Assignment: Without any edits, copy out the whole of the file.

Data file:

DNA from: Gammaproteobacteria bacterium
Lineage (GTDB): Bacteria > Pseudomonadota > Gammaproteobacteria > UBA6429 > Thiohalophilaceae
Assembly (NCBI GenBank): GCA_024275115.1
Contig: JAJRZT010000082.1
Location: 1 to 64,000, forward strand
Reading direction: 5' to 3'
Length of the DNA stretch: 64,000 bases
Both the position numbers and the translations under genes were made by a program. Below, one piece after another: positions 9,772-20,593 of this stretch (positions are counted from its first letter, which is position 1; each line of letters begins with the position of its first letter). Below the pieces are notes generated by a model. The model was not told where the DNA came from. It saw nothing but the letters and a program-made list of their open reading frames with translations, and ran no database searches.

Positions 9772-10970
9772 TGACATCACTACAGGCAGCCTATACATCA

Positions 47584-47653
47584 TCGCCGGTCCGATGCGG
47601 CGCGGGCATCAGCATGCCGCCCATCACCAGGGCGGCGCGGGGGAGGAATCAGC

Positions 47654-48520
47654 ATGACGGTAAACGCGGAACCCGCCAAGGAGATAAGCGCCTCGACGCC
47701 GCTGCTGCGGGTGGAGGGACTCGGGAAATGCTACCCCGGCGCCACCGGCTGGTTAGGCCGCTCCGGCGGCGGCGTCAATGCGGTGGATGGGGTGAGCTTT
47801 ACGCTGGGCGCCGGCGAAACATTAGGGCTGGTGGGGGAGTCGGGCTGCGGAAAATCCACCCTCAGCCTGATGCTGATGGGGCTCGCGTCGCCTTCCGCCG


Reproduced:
DNA from: Gammaproteobacteria bacterium
Lineage (GTDB): Bacteria > Pseudomonadota > Gammaproteobacteria > UBA6429 > Thiohalophilaceae
Assembly (NCBI GenBank): GCA_024275115.1
Contig: JAJRZT010000082.1
Location: 1 to 64,000, forward strand
Reading direction: 5' to 3'
Length of the DNA stretch: 64,000 bases
Both the position numbers and the translations under genes were made by a program. Below, one piece after another: positions 9,772-20,593 of this stretch (positions are counted from its first letter, which is position 1; each line of letters begins with the position of its first letter). Below the pieces are notes generated by a model. The model was not told where the DNA came from. It saw nothing but the letters and a program-made list of their open reading frames with translations, and ran no database searches.

Positions 9772-10970
9772 TGACATCACTACAGGCAGCCTATACATCA

Positions 47584-47653
47584 TCGCCGGTCCGATGCGG
47601 CGCGGGCATCAGCATGCCGCCCATCACCAGGGCGGCGCGGGGGAGGAATCAGC

Positions 47654-48520
47654 ATGACGGTAAACGCGGAACCCGCCAAGGAGATAAGCGCCTCGACGCC
47701 GCTGCTGCGGGTGGAGGGACTCGGGAAATGCTACCCCGGCGCCACCGGCTGGTTAGGCCGCTCCGGCGGCGGCGTCAATGCGGTGGATGGGGTGAGCTTT
47801 ACGCTGGGCGCCGGCGAAACATTAGGGCTGGTGGGGGAGTCGGGCTGCGGAAAATCCACCCTCAGCCTGATGCTGATGGGGCTCGCGTCGCCTTCCGCCG